Covering a total area of approximately 263,000 hectares, Ifugao province is a landlocked and generally mountainous landscape characterized by thick forests, creeks, and streams that are tributaries to major rivers. Ifugao is situated within the Cordillera mountain range in the Northern Philippines. With eleven municipalities, the province is home to an approximate 203,000 people who mostly belong to the Ifugao ethnic group, according to the Philippine Statistics Authority (PSA 2016a). Christianity, among other religions, has a growing religious influence in the province. This observance of Christianity is believed to have contributed to the disregard of indigenous traditions and belief systems, which in turn affects the management and sustenance of the landscape (Department of Environment and Natural Resources [DENR] 2008). In terms of economic activities, the Ifugao people commonly engage in farming, wood carving and weaving.

The five rice terraces, collectively called the Ifugao Rice Terraces (IRT) constituting the World Heritage Site, are in four municipalities (Banaue, Hungduan, Kiangan, and Mayoyao). Inscribed by the United Nations Educational, Scientific and Cultural Organization (UNESCO) in 1995 as a World Heritage Site, the IRT is also the only Globally Important Agricultural Heritage Systems (GIAHS) site in the Philippines declared by the Food and Agriculture Organization (FAO) in 2005 and finalized in 2011. Figure 3 presents the four rice terrace clusters of the IRT. The IRT, a SEPL influenced and sustained by accumulated traditional knowledge and sustainable practices, is the primary source of the livelihoods of the Ifugao communities through providing food and income. It also provides vital regulating services such as biodiversity conservation (through organic agriculture), carbon sequestration and nutrient cycling, soil and water conservation, and pest regulation (DENR 2008). A typical Ifugao community, shown in Figure 4, consists of a muyung (community forest or private woodlot), payoh (rice terraces), and boble (village/residential area). These components of an Ifugao community are harmoniously interrelated—the muyung provides water and nutrients to the payoh, which provides harvest to residents in the boble, and the residents must tend and maintain the muyung and payoh the whole year round for food production and biodiversity.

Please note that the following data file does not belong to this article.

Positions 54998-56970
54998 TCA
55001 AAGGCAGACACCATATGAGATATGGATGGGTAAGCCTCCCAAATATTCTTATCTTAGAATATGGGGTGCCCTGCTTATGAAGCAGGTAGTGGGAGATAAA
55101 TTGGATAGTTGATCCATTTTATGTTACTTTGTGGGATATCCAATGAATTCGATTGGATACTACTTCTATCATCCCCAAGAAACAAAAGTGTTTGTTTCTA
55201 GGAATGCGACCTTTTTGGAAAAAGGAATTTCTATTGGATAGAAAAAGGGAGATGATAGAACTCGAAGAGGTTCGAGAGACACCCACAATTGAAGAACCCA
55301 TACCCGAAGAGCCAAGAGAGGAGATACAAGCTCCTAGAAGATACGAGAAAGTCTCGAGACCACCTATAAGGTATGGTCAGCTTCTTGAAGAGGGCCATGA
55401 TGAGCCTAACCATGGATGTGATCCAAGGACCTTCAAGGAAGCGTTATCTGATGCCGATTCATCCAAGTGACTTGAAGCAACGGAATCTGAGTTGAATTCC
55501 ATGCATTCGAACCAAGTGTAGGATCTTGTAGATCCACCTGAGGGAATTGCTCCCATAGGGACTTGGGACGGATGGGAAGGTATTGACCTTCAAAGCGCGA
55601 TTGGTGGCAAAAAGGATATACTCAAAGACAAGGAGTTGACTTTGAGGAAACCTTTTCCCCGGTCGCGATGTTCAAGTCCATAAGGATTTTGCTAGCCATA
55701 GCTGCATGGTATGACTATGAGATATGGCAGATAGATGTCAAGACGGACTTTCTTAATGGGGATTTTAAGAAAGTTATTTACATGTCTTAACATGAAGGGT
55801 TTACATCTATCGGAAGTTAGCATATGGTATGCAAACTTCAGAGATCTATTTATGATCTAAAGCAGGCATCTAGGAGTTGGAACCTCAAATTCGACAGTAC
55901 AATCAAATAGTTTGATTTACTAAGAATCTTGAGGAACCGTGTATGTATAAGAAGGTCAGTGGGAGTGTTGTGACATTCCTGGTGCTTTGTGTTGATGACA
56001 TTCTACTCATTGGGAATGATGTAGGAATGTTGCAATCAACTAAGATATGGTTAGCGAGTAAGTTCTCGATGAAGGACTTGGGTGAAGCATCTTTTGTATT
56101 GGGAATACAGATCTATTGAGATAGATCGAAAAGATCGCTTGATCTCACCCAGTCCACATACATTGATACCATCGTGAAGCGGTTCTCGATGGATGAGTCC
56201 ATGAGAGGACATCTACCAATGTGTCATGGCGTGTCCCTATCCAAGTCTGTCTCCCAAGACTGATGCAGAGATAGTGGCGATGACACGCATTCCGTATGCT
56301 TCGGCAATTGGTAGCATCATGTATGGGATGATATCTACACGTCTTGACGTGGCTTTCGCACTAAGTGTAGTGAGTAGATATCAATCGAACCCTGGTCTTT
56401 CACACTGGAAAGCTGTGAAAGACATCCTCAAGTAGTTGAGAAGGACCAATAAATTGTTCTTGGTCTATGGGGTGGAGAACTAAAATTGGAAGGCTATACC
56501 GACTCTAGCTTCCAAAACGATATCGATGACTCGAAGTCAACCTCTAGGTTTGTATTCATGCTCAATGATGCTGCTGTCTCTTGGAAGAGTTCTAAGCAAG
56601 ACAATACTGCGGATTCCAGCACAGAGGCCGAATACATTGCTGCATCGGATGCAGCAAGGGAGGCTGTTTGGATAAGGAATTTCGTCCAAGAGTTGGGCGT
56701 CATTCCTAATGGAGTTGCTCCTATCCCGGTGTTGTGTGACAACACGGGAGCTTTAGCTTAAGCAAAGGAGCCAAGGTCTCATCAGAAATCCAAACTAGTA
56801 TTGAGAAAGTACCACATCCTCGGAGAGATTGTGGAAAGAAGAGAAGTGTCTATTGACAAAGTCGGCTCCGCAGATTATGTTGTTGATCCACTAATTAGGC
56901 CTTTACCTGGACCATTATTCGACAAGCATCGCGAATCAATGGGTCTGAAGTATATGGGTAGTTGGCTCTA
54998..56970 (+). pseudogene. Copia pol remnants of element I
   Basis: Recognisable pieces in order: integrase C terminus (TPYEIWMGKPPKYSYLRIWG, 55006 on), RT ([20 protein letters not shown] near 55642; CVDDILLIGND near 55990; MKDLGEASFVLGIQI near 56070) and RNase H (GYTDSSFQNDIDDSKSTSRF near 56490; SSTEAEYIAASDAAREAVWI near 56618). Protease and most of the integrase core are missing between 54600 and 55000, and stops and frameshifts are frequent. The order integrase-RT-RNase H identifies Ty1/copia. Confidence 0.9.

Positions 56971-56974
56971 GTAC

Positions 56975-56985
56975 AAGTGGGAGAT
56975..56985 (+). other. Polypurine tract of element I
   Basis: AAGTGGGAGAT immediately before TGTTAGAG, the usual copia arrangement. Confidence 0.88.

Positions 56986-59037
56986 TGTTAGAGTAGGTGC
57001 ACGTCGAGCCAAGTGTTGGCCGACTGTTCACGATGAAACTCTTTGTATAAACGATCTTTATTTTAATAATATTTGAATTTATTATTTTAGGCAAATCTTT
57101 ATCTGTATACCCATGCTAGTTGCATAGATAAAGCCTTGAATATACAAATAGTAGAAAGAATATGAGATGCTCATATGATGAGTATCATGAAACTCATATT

Figure 3. The Ifugao Rice Terraces
Figure 4. Typical Ifugao community